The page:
John Fahey was an American fingerstyle guitarist and composer who played the steel-string acoustic guitar as a solo instrument. His style has been enormously influential and has been described as the foundation of American Primitive Guitar, a term borrowed from painting and referring mainly to the self-taught nature of the music and its minimalist style.
Fahey borrowed from the folk and blues traditions in American roots music, having compiled many forgotten early recordings in these genres. He would later incorporate 20th-century classical, Portuguese, Brazilian, and Indian influences into his work.
"Auld Lang Syne" (Scots pronunciation: [___l(d) l___s_in]: note "s" rather than "z") is a Scots-language poem written by Robert Burns in 1788 and set to the tune of a traditional folk song. It is well known in many countries, especially in the English-speaking world. Its traditional use being to bid farewell to the old year at the stroke of midnight on New Year's Eve. By extension, it is also sung at funerals, graduations, and as a farewell or ending to other occasions.
John sets his arrangement in an Open C tuning (C G C G C E).
"Away in a Manger" is a Christmas carol first published in the late nineteenth century and used widely throughout the English-speaking world. In Britain, it is one of the most popular carols. Although it was long claimed to be the work of German religious reformer Martin Luther, the carol is now thought to be of wholly American origin.
The two most-common musical settings are by William J. Kirkpatrick (1895) and James Ramsey Murray (1887). A great many published editions ascribe the lyrics of the first two verses to Martin Luther, but there is little evidence for his authorship, and researchers have not yet confirmed the original lyricist(s) of these verses. The third verse was added somewhat later.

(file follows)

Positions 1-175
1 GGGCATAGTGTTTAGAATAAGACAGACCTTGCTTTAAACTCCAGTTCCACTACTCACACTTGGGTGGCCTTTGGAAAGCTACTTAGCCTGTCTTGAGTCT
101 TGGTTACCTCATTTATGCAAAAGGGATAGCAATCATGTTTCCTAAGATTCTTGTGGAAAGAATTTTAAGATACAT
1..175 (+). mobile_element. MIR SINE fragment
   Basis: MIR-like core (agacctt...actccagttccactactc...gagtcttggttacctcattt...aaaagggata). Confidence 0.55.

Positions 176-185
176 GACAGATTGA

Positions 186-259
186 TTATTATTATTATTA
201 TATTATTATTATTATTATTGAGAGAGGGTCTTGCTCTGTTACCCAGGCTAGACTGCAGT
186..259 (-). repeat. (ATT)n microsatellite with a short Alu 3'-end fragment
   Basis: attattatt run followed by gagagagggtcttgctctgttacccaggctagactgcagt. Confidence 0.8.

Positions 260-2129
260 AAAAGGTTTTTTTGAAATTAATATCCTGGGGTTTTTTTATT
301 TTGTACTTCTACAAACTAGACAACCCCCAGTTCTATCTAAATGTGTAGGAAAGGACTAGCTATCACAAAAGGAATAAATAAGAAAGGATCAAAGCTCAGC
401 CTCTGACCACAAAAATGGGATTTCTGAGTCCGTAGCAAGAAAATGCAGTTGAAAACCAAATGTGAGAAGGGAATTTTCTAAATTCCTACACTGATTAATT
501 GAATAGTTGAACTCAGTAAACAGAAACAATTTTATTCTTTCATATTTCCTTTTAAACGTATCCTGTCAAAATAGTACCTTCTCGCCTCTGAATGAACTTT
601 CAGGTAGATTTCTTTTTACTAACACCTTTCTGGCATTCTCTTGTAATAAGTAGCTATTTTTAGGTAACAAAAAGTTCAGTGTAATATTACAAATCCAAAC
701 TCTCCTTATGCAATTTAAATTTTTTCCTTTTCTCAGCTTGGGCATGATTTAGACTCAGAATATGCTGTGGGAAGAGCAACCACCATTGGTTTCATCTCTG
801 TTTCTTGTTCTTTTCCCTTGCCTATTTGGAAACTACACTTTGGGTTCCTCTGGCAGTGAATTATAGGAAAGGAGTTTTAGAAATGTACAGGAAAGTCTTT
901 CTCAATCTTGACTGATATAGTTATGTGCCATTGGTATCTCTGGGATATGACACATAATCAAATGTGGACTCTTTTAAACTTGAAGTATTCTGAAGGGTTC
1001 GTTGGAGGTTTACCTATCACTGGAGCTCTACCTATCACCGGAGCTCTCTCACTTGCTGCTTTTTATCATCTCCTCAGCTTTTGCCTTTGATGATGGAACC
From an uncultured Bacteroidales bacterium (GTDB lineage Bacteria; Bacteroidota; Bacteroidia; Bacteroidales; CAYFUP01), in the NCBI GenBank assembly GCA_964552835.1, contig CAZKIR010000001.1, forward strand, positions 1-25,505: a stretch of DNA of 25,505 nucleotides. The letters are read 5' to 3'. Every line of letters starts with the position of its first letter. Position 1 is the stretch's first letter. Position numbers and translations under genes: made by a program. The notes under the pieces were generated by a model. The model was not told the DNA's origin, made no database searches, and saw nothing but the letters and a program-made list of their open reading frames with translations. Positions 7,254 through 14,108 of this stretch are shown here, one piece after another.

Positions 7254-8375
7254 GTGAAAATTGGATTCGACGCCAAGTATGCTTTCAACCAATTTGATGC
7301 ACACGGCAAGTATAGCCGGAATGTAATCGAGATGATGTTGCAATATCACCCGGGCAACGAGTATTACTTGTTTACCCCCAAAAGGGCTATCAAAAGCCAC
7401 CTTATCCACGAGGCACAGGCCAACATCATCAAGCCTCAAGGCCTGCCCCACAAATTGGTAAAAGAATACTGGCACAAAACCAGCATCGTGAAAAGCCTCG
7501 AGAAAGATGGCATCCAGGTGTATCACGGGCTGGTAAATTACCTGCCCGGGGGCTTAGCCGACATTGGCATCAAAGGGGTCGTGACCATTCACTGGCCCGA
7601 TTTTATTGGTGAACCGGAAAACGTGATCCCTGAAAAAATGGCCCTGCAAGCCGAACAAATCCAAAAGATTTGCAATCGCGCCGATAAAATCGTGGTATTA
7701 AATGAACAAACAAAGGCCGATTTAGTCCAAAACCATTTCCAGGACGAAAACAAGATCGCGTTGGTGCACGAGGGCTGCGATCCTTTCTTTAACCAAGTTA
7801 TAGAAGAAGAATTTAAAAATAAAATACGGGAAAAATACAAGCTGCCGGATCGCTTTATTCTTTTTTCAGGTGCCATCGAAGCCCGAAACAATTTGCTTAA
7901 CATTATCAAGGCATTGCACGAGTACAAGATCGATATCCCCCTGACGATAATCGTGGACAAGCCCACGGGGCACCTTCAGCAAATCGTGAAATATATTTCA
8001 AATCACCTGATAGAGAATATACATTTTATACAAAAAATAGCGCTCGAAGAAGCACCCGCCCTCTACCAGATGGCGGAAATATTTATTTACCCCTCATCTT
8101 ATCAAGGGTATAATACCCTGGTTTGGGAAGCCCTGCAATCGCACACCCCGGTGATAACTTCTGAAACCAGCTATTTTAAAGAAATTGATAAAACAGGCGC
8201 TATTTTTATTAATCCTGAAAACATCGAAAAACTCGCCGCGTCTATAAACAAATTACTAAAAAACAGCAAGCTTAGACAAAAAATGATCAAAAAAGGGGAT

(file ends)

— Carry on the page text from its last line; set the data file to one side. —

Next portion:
John sets his arrangement in an Open D tuning (D A D F# A D).
"Claire" is basically a slowed-down reinterpretation of a Scrapper Blackwell piece in A. Scrapper used similar licks in all his tunes in that key i.e
"Blue Day Blues" or "A Blues".
"Greensleeves" is a traditional English folk song and tune, over a ground of the form romanesca, passamezzo antico or Andalusian progression, or some combination of these. A broadside ballad by the name "A Newe Northen Dittye of ye Ladye Greene Sleves" was registered by Richard Jones at the London Stationer's Company in September 1580, and the tune is found in several late-16th-century and early-17th-century sources, such as Ballet's MS Lute Book and Het Luitboek van Thysius, as well as various manuscripts preserved in the Seeley Historical Library in the University of Cambridge.
There is a persistent belief that Greensleeves was composed by Henry VIII for his lover and future queen consort Anne Boleyn. Boleyn allegedly rejected King Henry's attempts to seduce her and this rejection may be referred to in the song when the writer's love "cast me off discourteously". However, the piece is based on an Italian style of composition that did not reach England until after Henry's death, making it more likely to be Elizabethan in origin.
John sets his arrangement in Standard tuning.
In 1889, Rudyard Kipling published his poem, "The Ballad of East and West," which begins, "Oh, East is East, and West is West, and never the twain shall
meet." Those lines sound as if Kipling is saying that there is no hope that people from East and West can ever come together, but the opposite is true.
The poem tells of Kamal, a man of India who steals an English Colonel's horse. The Colonel's son rides off in pursuit. The two men end up in a place
where Kamal has a soldier behind every rock, but he respects the young Englishman's courage and spares his life. The young Englishman, in turn, passes